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M&E Systems Assessment . Applying the M&E System Strengthening Tool. Learning Objectives. Understand M&E best practice standards Describe 12 components of an M&E System Assess the M&E Systems Strengthening Tool. Session Overview. Review M&E best practices

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M&E Systems Assessment


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    1. M&E Systems Assessment Applying the M&E System Strengthening Tool

    2. Learning Objectives • Understand M&E best practice standards • Describe 12 components of an M&E System • Assess the M&E Systems Strengthening Tool

    3. Session Overview • Review M&E best practices • 12 Components of a fully functional M&E system • Introduce M&E Systems Strengthening Tool • Activity: Implementing the Tool

    4. M&E Best Practices – Three Ones1,2 • Introduced in 2004 • One agreed HIV/AIDS action framework • Rationale for exceptional AIDS action • One National AIDS Coordinating Authority • National ownership: who is included • One agreed country level M&E System • Accountability: who is accountable to whom • Weakest of the 3 Ones 1UNAIDS. 2004. “Three Ones” key principals. Conference paper 1, Washington consultation 25-04-04 2UNAIDS. 2004. Clearing the common ground for the “Three Ones”. Conference paper 2, Washington consultation 25-04-04

    5. Three Ones applicable to any level of M&E system1 Source: Binagwaho and Gorgens, 2007 1Marelize Gorgens-Albino, The World Bank Global AIDS M&E Team (GAMET)

    6. One agreed National M&E Framework1,2 • Multiple systems exist; no functional “best practice” model yet accepted • Result: hampered M&E efforts & low data quality • Global level harmonization needed • Agreement among global partners on reporting protocols • Core national system linked to M&E Framework (NAC leadership) • Monitor progress towards controlling epidemic • Agreed strategies for data quality • Assess existing M&E systems, consensus on improvement, increase data quality • Investment in national capacity • Building human capacity to meet national M&E needs 1UNAIDS. 2004. “Three Ones” key principals. Conference paper 1, Washington consultation 25-04-04; 2UNAIDS. 2004. Clearing the common ground for the “Three Ones”. Conference paper 2, Washington consultation 25-04-04

    7. Common M&E Framework: Country/Donor Basic Information Needs1 • What is happening with the epidemic? • Can people protect themselves/others from transmission? • Knowledge, skills, available interventions & their impact • Are infected people receiving quality treatment? • Monitoring adherence and quality of care • Are affected families receiving services, especially OVCs? • Are pregnant women using services to reduce MTCT? • Are resources being spent in right places for most effective activities to reach set targets? • What is impact on health/other social sectors as result of epidemic and response? 1UNAIDS. 2004. Clearing the common ground for the “Three Ones”. Conference paper 2, Washington consultation 25-04-04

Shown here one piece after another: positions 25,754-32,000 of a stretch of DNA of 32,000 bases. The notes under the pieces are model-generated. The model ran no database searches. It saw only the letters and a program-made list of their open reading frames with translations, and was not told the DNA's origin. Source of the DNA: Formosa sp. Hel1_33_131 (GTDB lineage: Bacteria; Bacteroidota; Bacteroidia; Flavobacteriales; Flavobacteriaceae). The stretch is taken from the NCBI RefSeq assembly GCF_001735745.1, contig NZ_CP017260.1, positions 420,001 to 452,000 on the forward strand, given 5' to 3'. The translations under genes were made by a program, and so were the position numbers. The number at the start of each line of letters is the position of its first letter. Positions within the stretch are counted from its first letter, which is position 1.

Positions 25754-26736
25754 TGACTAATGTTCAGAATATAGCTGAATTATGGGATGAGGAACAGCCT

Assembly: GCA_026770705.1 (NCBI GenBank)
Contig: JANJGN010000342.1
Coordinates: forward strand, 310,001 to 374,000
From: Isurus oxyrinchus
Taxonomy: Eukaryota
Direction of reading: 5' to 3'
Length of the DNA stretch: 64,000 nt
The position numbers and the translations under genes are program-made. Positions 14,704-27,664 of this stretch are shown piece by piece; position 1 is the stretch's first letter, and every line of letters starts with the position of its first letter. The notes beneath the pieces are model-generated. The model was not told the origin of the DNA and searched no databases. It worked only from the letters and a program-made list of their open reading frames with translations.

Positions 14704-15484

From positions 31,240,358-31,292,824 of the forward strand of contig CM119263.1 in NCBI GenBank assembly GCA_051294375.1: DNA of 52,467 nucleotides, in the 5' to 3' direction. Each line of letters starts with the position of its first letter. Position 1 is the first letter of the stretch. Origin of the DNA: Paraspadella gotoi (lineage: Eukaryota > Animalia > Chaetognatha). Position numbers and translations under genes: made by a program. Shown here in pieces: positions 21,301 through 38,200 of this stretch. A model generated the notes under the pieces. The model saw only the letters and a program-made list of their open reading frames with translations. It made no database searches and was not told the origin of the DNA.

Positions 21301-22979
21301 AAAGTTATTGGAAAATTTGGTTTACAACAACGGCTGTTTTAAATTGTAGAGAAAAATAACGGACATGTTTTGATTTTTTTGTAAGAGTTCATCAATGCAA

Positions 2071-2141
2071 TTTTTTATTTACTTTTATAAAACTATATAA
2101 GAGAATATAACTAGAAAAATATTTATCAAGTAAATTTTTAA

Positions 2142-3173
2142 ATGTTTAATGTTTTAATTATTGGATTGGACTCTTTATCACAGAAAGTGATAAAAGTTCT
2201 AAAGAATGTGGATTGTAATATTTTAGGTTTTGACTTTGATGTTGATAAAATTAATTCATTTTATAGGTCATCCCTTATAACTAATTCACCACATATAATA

8. 12 Components Framework • An organizing framework • Map all aspects of the HIV M&E system to the 12 components • All partners, including UNAIDS, USG, the GFATM & others have agreed on the 12 components as an organizing framework

    9. 12 Components of an M&E System1 • GAMET* defined 11 components of a fully functional HIV M&E System, went to 12 • Goals of a national HIV M&E System • Track the epidemic • Track drivers of the epidemic • Track effectiveness & efficiency of response (results of services/interventions) • Determine extent of response (who is doing what, where) 1Görgens-Albino, Marelize & MasausoNzima. 2006. Eleven components of a fully functional HIV M&E system. HIV/AIDS M&E – Getting Results Report series. *Global AIDS Monitoring and Evaluation TEAM (GAMET), CDC.

    10. 12 Components of an M&E System

    11. M&E Systems Strengthening Tool

    12. GF-centric Exclusively conducted by LFAs Country-driven Self-assessment by the PR with relevant partners Focused exclusively on PR capacities Expanded to integration in the wider M&E Systems General approach Based on open-ended questions More systematic/thorough approach Based on a checklist of items Strictly assessment tool Broader assessment, managementand planning tool The Monitoring & Evaluation Systems Strengthening Tool1 A new approach to M&E Assessments FROM … TO … 1http://www.theglobalfund.org/en/performance/monitoring_evaluation

    13. The tool has been developed under a joint initiative from: • The Global Fund • The Measure EVALUATION Project • PEPFAR • USAID • WHO • The Health Metrics Network (HMN) • Other Partners have joined this initiative, including: • RBM • UNAIDS • World Bank • Stop TB • UNICEF M&ESS Tool: Harmonized tool jointly developed

    14. Expected Benefits from M&ESS Tool • Guide strategic investments in M&E for grant signature or in existing grants (within the recommended range of 5%-10% of the overall grant budget) • Better identify M&E capacity gapsand corresponding strengthening measures, including through Technical Support • Ensure that investments in M&E are based on identified weaknesses and contribute to the strengthening of the National Systems (avoiding parallel reporting systems) • Enhance the quality of programmatic data to improve program management and to support Performance-based Funding